Oklahoma Wins Eighth National Title

Athletics Communications
By Athletics Communications
University of Oklahoma

STANFORD, Calif. - The Oklahoma men's gymnastics team claimed the 2008 NCAA Championship with a 363.200-362.750 victory over event host and top-seeded Stanford Friday night.  Once again the title came down to the final event as OU finished strong on rings (61.700) to overcome the Cardinal's 63.750 on vault and snare the program's eighth national championship in front of a partisan crowd inside Maples Pavilion on the Stanford campus

"We're thrilled," said OU head coach Mark Williams.  "Stanford had a great crowd.  They took us down to the very last event, made us have to earn it and really take our performance to another level.  We just had kind of a special feeling this week."

It was an ending that couldn't have been scripted any better.  Facing a deficit of almost two points with its final two competitors left to go on rings, the Sooners looked to senior co-captains Taqiy Abdullah-Simmons and Jonathan Horton to make one final charge at the title.

Despite an uncharacteristically rocky performance through the first five events, Abdullah-Simmons set OU up with a chance to win with a clutch rings performance that netted a score of 15.400.

Needing a score of at least 15.700 to win the title, Horton came through with a career-high score of 16.100, sticking his dismount and securing his third NCAA team championship as a Sooner.

"That was the first rings routine I think I've ever done where at the end I wasn't tired at all because I had so much adrenaline going," Horton said.  "It was just so much fun to be up there in that handstand before my dismount just thinking, `I'm going to stick this.  I'm going to give our team a shot.'  I know Taqiy was thinking the same thing.  We all had to do our jobs.  Everybody was clutch tonight and came through when we needed them."

Horton finished second in the all-around (90.950) to Penn State's Casey Sandy (91.350), his second consecutive runner-up finish after winning the 2006 all-around title.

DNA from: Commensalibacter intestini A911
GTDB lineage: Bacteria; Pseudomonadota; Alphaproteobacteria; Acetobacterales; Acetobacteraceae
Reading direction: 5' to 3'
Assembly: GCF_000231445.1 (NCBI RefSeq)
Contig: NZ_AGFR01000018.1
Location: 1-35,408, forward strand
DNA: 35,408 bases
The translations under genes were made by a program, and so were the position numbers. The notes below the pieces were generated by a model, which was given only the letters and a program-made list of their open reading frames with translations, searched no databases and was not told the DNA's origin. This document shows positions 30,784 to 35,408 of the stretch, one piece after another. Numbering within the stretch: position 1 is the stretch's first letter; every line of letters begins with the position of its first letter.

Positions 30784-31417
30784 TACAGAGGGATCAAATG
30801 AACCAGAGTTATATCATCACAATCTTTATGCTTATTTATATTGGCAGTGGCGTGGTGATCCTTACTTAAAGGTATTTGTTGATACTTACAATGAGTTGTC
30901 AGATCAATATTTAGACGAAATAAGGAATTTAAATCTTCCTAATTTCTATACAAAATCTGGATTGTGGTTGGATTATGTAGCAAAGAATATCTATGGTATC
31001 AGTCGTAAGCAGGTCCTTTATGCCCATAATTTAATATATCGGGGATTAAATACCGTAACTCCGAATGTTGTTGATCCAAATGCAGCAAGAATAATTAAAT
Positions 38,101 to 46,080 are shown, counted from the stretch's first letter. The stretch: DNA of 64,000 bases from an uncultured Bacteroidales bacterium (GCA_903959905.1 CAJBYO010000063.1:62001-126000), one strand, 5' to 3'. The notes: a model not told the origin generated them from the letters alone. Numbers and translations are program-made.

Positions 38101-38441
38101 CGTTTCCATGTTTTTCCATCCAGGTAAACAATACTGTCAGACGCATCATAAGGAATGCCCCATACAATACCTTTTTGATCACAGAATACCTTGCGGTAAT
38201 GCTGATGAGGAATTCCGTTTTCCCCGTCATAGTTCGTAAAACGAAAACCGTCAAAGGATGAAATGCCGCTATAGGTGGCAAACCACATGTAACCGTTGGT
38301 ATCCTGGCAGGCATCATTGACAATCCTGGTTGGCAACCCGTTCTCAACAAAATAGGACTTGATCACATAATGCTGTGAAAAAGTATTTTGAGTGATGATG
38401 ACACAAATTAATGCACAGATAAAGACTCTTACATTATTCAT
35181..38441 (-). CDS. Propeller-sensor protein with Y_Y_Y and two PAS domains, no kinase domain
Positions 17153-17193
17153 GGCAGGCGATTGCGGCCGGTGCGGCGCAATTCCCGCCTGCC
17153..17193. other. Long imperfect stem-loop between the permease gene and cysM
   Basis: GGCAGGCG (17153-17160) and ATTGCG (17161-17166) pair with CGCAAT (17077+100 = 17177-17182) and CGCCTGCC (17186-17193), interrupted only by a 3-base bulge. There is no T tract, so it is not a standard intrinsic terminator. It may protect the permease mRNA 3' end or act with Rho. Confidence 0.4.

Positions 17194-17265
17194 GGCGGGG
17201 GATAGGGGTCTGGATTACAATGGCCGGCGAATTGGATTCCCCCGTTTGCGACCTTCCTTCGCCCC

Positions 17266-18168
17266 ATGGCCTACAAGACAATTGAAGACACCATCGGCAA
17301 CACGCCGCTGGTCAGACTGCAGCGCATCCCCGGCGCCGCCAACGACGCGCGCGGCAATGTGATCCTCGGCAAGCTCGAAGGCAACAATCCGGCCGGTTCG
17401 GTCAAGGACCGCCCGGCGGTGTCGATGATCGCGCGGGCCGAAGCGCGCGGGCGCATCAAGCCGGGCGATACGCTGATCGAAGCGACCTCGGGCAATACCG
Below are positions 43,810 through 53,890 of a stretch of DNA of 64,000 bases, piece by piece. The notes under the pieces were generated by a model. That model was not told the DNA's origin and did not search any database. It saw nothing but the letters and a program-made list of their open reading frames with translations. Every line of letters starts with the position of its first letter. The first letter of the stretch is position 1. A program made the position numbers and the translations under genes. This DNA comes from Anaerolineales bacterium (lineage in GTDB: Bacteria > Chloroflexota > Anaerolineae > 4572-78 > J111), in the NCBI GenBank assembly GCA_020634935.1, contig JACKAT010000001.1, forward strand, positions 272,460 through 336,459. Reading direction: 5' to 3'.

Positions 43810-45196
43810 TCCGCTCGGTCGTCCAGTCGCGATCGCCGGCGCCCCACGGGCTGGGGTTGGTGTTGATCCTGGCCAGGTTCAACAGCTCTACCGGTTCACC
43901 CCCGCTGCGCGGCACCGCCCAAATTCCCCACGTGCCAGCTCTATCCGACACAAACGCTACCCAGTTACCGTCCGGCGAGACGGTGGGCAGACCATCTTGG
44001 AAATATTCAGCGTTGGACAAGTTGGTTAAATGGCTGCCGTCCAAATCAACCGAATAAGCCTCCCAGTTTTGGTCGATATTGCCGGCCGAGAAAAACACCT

"I'm very proud of my team," Horton said.  "A lot of times I tend to put pressure on myself to come through and I had some mistakes tonight, but my team was incredible.  They backed us up in everything.  A lot of guys came through tonight.  It was an incredible performance.  I couldn't have asked for anything better."

The Sooners have now won five of the last seven NCAA crowns, all under Williams.  With eight national championships, the men's gymnastics team now owns the most titles of any OU athletics program, breaking a tie with the football and wrestling squads (seven).

"I probably still would have been happy with this team, win or lose," Williams said.  "We've worked very hard to be national champions, but sometimes it's just about going out there and having fun and we were having a great time."

For the second straight night, Oklahoma started on vault where it was ranked No. 1 in the country.  The Sooners burst out of the gate, recording a team score of 64.150 led by freshman Steven Legendre's career-high 16.400.  Junior Chris Brooks scored a 15.950 from the sixth position, while classmate Russell Czeschin and freshman Bobby Shortle added matching 15.900s.

OU followed with a steady performance on the parallel bars highlighted by a 15.200 from Horton and a 14.950 from Brooks.  Legendre added a 14.700 and junior Kyle McNamara scored a season-high 14.800 to round out Oklahoma's team score of 59.650 and give the Sooners a 123.800-122.700 advantage over Michigan through two rotations.

The Sooners turned in a solid performance on the high bar, turning in a team score of 58.900, just 0.050 points off the program record.  OU got season high scores of 14.650 and 14.900 for McNamara and Legendre, as well as a 14.850 from Brooks.  From the anchor position, Horton earned a 14.500 despite a fall.